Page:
Lambert said the Migration Amendment (Reform of Employer Sanctions) Bill 2012 puts the onus on the employer to vouch for the legality of their workers.
She said this means that if the Bill becomes law employers right across the country will now have to seek proof of citizenship from everyone on their books.
Lambert described the Bill as ‘a national inconvenience’.
‘Cracking down on illegal workers is fair enough, but do we want every single worker in the country inconvenienced to this degree to achieve that end?’ she asked.
‘We are using a sledgehammer to crack a nut! The Senate really needs to have a good look at this.’
The Migration Amendment (Reform of Employer Sanctions) Bill 2012 (the Bill) amends the Migration Act 1958 (the Act) to implement the government’s response to the independent report entitled Report of the 2010 Review of the Migration Amendment (Employer Sanctions) Act 2007 (the Howells Review) conducted by independent legal expert Stephen Howells.
The Howells Review considered the effectiveness of the current employer sanctions framework, including criminal sanctions and an administrative warning notice scheme that was introduced in 2007 as a result of a Howard Government commissioned review, the Review of Illegal Work in Australia (RIWA) in 1999. Howells found that the employer sanctions framework was wholly ineffective as a deterrent against the number of employers and labour intermediaries who persist in allowing or referring non-citizens to work without the required permission.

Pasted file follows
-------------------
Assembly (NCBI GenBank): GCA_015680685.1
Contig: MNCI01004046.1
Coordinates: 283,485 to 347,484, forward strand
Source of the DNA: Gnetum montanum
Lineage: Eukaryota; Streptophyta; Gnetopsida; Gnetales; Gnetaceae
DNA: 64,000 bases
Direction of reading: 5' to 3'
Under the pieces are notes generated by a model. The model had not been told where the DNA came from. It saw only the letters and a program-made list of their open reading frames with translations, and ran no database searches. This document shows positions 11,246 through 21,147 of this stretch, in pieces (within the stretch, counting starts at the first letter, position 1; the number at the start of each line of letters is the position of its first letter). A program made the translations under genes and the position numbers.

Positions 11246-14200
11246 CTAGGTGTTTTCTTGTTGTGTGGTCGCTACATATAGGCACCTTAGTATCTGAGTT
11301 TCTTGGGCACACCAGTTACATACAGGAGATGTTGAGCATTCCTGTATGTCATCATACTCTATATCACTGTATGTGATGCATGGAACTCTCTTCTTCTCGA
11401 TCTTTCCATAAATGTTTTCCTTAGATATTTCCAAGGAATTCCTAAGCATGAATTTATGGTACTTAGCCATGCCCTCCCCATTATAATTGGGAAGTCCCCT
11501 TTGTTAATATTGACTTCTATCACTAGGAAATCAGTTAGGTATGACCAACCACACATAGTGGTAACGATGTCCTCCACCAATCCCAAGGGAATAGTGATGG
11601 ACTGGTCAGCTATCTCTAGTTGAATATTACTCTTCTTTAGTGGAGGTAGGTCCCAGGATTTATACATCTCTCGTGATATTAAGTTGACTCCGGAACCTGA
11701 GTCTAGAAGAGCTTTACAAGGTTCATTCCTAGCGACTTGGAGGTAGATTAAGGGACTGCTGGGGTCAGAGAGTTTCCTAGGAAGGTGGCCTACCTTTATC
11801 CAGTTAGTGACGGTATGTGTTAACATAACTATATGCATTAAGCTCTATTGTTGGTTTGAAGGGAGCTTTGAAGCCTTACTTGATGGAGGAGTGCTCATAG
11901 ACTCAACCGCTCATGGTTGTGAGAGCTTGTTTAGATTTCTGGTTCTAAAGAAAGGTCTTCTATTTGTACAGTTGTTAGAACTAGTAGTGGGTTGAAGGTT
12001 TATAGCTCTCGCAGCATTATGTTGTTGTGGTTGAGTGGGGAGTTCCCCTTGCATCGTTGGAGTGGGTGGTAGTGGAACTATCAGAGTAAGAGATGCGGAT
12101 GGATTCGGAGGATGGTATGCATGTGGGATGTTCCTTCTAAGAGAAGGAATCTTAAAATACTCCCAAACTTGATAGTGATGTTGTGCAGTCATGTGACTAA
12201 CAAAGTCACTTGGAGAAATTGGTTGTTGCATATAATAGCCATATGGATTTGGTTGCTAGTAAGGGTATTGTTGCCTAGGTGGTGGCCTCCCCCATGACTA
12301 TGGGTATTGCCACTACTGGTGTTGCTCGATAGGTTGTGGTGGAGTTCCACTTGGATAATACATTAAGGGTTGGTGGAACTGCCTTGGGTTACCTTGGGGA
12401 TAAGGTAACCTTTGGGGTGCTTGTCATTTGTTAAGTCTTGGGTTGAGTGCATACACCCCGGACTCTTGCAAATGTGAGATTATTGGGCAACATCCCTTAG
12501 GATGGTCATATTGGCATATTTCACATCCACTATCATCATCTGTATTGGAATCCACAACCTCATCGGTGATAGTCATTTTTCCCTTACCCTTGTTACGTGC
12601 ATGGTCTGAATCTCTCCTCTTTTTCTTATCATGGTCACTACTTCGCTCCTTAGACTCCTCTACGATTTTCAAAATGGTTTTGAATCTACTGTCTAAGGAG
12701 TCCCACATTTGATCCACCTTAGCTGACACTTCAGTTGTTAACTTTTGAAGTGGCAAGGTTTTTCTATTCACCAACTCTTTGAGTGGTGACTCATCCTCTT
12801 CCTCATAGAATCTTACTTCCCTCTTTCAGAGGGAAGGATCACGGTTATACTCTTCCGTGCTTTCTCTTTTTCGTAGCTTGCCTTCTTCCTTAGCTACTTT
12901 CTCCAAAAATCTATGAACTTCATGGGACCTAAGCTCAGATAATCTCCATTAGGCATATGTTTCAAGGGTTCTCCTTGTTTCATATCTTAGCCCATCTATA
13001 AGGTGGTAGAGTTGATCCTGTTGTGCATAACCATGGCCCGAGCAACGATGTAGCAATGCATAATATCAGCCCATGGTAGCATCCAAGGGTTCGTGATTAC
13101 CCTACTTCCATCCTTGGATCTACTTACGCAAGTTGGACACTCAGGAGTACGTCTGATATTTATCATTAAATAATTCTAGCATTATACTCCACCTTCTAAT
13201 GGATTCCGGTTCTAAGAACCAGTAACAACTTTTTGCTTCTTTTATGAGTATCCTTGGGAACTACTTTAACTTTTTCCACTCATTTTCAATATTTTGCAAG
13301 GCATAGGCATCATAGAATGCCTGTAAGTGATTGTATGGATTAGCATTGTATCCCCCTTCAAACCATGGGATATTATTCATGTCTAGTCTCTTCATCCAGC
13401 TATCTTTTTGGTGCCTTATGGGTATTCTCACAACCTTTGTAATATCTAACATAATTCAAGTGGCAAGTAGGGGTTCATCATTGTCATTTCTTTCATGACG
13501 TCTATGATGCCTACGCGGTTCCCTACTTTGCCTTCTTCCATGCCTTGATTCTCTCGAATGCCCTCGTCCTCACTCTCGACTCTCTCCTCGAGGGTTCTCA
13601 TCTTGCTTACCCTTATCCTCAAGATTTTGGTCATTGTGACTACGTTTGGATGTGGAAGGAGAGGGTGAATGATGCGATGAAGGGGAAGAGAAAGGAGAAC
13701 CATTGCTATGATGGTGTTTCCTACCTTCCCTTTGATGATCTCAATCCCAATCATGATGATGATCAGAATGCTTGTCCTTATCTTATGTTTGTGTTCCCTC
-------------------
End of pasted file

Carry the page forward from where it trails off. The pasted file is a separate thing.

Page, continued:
The government announced on 12 December 2011 that it would legislate to reform the employer sanctions regime.
Lambert said although the Australian Chamber of Commerce and Industry (ACCI) shares the government’s resolve that employers who knowingly and wilfully employ illegal workers should be dealt with by the law, it believes the current Bill overreaches.
‘This Bill imposes penalties on employers who act in good faith and are not aware that an employee or job seeker is not legally allowed to work,’ she said.
‘The Bill effectively means that all employers will have to validate the citizenship or sight the original or certified copy of a birth certificate or passport of every worker who they employ, including existing employees.’
‘In reality, more than 99% of the 13 million plus workers in Australia are citizens or are entitled to work, so this Bill results in over 12.9 million workers being asked to provide proof of their right to work for the sake of less than 100,000.’
ACCI believes that the government’s immigration compliance model that has education of employers as its primary tool and escalates to criminal sanction for those who willingly flout the law is reasonable.
Lambert urged the Senate to explore avenues to amend the Bill to target the problem rather than inconveniencing everyone because of the actions of a very small minority.